Sunshine each day keeps the doctor away
Moving into the winter months it’s easy to cave into hibernation mode. When we spend less time outdoors our body misses out on vital nutrients, such as vitamin D, that we derive from spending time in the sun. According to the Medical Journal of Australia, 31% of Australian adults suffer from inadequate levels of vitamin D.
So what role does vitamin D play in our health?
Calcium absorption: Vitamin D is the nutrient responsible for controlling calcium levels in the body. Calcium is imperative for strong bones and teeth and it reduces the risk of osteopenia in adults and rickets in children. Our calcium intake isn’t solely dependent on the amount we consume through our diet. Without sufficient levels of vitamin D, our body’s ability to absorb it is reduced.
Muscles: Research suggests that vitamin D contributes to the growth and development of our muscles. If someone is vitamin D deficient they can experience decreased strength, muscle fatigue and muscle wasting.
Depression: There is a growing body of research that suggests a link between vitamin D deficiency and depression. While still in it’s early days, the research claims that vitamin D can help maintain melatonin levels, the body’s natural sleep and wake patterns, and increase the release of serotonin. While it should not be considered as a replacement for anti-depressant medications, spending a little time outdoors in the sun has been linked to improvements in mood.
Immunity: According to the Department of International Health, Immunology and Microbiology, vitamin D is crucial for activating the body’s immunity. It’s good to keep this in mind as we move into winter and our immune system becomes more vulnerable to sneezes and sniffles. Make a conscious effort to step outside for some sunshine. The resulting vitamin D may help to fight off infection and support healthy immune function.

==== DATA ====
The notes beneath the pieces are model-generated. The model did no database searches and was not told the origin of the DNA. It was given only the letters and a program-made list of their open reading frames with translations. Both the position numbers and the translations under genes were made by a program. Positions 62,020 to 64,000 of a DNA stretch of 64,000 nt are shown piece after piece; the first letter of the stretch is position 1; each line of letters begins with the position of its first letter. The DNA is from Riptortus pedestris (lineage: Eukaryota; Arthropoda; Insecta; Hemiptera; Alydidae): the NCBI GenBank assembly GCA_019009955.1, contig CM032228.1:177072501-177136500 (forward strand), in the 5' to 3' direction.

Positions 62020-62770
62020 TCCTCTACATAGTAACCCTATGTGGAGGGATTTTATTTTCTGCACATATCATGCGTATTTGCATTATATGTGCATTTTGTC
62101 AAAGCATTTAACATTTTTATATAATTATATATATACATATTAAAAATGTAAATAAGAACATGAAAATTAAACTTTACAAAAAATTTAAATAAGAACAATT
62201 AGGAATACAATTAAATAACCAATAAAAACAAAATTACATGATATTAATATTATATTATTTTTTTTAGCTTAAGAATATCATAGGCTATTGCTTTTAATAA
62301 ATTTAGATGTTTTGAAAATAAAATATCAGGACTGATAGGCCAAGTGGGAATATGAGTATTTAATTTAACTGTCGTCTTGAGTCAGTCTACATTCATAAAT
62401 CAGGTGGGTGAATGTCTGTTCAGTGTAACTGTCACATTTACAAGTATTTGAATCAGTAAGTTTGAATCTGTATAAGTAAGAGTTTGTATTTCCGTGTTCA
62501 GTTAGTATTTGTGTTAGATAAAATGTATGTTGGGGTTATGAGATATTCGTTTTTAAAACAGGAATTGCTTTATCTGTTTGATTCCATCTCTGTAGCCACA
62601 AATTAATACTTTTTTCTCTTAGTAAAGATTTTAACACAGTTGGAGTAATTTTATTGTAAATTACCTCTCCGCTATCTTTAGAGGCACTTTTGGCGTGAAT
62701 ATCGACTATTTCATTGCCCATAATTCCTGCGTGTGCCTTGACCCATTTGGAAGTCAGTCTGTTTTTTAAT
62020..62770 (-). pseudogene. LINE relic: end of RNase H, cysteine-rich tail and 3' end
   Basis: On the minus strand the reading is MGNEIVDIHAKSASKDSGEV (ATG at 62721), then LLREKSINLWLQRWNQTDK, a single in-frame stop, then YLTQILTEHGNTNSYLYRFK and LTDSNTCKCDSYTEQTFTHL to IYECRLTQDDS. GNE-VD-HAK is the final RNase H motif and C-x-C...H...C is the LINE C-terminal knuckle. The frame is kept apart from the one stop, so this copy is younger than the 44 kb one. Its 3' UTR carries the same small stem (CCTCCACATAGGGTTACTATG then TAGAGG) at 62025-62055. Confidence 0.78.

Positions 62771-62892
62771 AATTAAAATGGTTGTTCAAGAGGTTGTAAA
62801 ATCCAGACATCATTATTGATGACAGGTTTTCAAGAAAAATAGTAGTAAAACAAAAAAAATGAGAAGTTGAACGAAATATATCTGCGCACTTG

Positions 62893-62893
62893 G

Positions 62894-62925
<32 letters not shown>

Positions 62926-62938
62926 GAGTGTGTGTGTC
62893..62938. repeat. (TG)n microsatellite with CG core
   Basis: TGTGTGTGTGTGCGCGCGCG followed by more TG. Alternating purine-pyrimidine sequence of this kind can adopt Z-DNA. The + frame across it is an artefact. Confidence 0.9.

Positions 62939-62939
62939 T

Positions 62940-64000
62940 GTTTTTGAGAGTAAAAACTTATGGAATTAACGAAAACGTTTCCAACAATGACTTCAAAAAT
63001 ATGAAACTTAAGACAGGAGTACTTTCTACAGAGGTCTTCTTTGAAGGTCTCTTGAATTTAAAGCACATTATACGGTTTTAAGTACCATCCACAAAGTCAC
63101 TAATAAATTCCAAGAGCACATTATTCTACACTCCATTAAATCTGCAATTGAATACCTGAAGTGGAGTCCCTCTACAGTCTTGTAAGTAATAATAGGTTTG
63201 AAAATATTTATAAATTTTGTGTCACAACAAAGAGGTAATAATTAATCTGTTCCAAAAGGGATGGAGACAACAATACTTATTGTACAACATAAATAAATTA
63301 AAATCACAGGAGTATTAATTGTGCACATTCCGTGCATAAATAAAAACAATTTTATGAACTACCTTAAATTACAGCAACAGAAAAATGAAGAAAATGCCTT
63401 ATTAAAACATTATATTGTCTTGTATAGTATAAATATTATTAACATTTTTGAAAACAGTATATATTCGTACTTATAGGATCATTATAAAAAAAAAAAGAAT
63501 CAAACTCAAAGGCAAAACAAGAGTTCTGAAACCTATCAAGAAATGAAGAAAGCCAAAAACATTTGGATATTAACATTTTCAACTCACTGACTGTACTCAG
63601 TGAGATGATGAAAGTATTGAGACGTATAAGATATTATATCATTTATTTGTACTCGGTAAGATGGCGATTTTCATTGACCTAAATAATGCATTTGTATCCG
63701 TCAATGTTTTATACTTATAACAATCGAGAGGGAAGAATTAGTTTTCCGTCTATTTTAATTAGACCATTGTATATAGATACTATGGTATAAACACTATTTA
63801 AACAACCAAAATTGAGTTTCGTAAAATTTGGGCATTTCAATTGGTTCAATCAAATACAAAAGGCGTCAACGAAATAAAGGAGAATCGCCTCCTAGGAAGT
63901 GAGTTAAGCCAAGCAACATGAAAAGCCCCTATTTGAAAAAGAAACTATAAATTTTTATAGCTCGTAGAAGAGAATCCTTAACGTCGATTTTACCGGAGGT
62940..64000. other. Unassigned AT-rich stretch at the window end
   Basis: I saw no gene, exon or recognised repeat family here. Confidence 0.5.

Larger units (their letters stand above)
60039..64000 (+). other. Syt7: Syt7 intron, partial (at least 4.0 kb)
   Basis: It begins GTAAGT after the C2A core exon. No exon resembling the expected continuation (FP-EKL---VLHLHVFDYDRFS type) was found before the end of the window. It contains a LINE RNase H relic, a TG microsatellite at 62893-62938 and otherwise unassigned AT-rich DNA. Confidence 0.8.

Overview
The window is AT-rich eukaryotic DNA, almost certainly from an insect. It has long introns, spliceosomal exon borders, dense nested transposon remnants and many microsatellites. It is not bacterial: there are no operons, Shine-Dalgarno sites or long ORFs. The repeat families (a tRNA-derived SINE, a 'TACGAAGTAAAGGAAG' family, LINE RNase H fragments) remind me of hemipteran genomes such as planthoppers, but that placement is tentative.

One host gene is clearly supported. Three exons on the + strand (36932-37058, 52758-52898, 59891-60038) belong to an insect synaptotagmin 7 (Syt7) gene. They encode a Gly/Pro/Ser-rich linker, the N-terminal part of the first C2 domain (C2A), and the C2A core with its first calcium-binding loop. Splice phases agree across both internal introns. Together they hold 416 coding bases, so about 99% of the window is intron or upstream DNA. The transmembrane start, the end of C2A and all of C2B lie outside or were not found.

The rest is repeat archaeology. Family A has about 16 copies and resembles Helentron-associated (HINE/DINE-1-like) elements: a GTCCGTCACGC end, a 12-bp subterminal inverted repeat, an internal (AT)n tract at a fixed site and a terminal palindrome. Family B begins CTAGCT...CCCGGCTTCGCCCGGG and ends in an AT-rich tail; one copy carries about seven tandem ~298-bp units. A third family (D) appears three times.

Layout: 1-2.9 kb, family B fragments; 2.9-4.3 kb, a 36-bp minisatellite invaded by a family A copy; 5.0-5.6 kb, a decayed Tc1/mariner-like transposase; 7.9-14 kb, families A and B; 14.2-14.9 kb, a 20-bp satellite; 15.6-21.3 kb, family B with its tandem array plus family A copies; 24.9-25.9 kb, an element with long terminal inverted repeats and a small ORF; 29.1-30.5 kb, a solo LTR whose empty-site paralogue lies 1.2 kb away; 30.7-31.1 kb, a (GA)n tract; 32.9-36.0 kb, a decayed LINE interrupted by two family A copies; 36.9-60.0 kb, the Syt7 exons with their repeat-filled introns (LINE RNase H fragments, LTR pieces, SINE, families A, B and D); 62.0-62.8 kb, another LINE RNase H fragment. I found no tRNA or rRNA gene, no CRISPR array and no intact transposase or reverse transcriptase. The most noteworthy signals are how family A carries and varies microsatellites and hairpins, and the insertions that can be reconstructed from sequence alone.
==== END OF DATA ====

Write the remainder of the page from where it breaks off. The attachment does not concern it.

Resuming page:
Two questions you’re probably now asking…
Can we get our vitamin D through foods or a supplement? We’re told to slip slop slap and protect our skin from the sun’s rays not expose it, right? Both are fair questions… so here’s some food for thought.
Whilst we can obtain some vitamin D from our diet – fish liver oils, mushrooms, liver, butter, milk and egg yolk – they only provide about 5-10% of our daily needs. That’s not much. If you’re vitamin D deficient, supplements could help, but it’s vital that you don’t self medicate. Make sure you seek advice from a doctor (blood tests) and nutritionist or naturopath to ensure you get the right prescription for your needs.
And with regard to slip slop slap? It doesn’t take much to get the vitamin D you need from the sun. If you’re smart about the way you get it the risk of skin damage is minimal.
- 5-10 minutes each day in mid morning sun for fair skinned individuals
- 15-45 minutes each day mid morning or mid afternoon sun for olive or dark skinned individuals
Expose your forearms and a little extra skin here and there, whilst keeping the delicate skin of your face protected and you’re on the right path.
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